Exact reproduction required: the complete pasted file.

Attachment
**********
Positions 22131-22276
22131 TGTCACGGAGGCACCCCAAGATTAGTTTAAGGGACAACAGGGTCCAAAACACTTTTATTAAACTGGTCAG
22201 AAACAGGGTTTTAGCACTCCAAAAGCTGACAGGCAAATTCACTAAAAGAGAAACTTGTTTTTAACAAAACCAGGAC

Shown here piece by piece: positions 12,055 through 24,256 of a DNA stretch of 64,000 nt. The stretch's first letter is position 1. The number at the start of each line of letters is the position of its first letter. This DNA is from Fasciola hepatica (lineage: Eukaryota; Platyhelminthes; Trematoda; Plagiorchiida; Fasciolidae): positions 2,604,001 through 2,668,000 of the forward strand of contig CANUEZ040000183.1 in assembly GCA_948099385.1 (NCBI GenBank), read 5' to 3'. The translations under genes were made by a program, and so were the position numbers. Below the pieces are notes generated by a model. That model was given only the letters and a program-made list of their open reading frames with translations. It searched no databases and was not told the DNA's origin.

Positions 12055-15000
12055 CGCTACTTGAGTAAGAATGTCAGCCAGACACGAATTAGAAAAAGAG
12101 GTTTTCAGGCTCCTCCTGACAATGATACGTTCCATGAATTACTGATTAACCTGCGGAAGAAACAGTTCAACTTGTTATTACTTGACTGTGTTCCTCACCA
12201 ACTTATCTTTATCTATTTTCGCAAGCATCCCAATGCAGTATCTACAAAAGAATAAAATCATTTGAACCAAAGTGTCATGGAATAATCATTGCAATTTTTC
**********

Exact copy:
Positions 22131-22276
22131 TGTCACGGAGGCACCCCAAGATTAGTTTAAGGGACAACAGGGTCCAAAACACTTTTATTAAACTGGTCAG
22201 AAACAGGGTTTTAGCACTCCAAAAGCTGACAGGCAAATTCACTAAAAGAGAAACTTGTTTTTAACAAAACCAGGAC

Shown here piece by piece: positions 12,055 through 24,256 of a DNA stretch of 64,000 nt. The stretch's first letter is position 1. The number at the start of each line of letters is the position of its first letter. This DNA is from Fasciola hepatica (lineage: Eukaryota; Platyhelminthes; Trematoda; Plagiorchiida; Fasciolidae): positions 2,604,001 through 2,668,000 of the forward strand of contig CANUEZ040000183.1 in assembly GCA_948099385.1 (NCBI GenBank), read 5' to 3'. The translations under genes were made by a program, and so were the position numbers. Below the pieces are notes generated by a model. That model was given only the letters and a program-made list of their open reading frames with translations. It searched no databases and was not told the DNA's origin.

Positions 12055-15000
12055 CGCTACTTGAGTAAGAATGTCAGCCAGACACGAATTAGAAAAAGAG
12101 GTTTTCAGGCTCCTCCTGACAATGATACGTTCCATGAATTACTGATTAACCTGCGGAAGAAACAGTTCAACTTGTTATTACTTGACTGTGTTCCTCACCA
12201 ACTTATCTTTATCTATTTTCGCAAGCATCCCAATGCAGTATCTACAAAAGAATAAAATCATTTGAACCAAAGTGTCATGGAATAATCATTGCAATTTTTC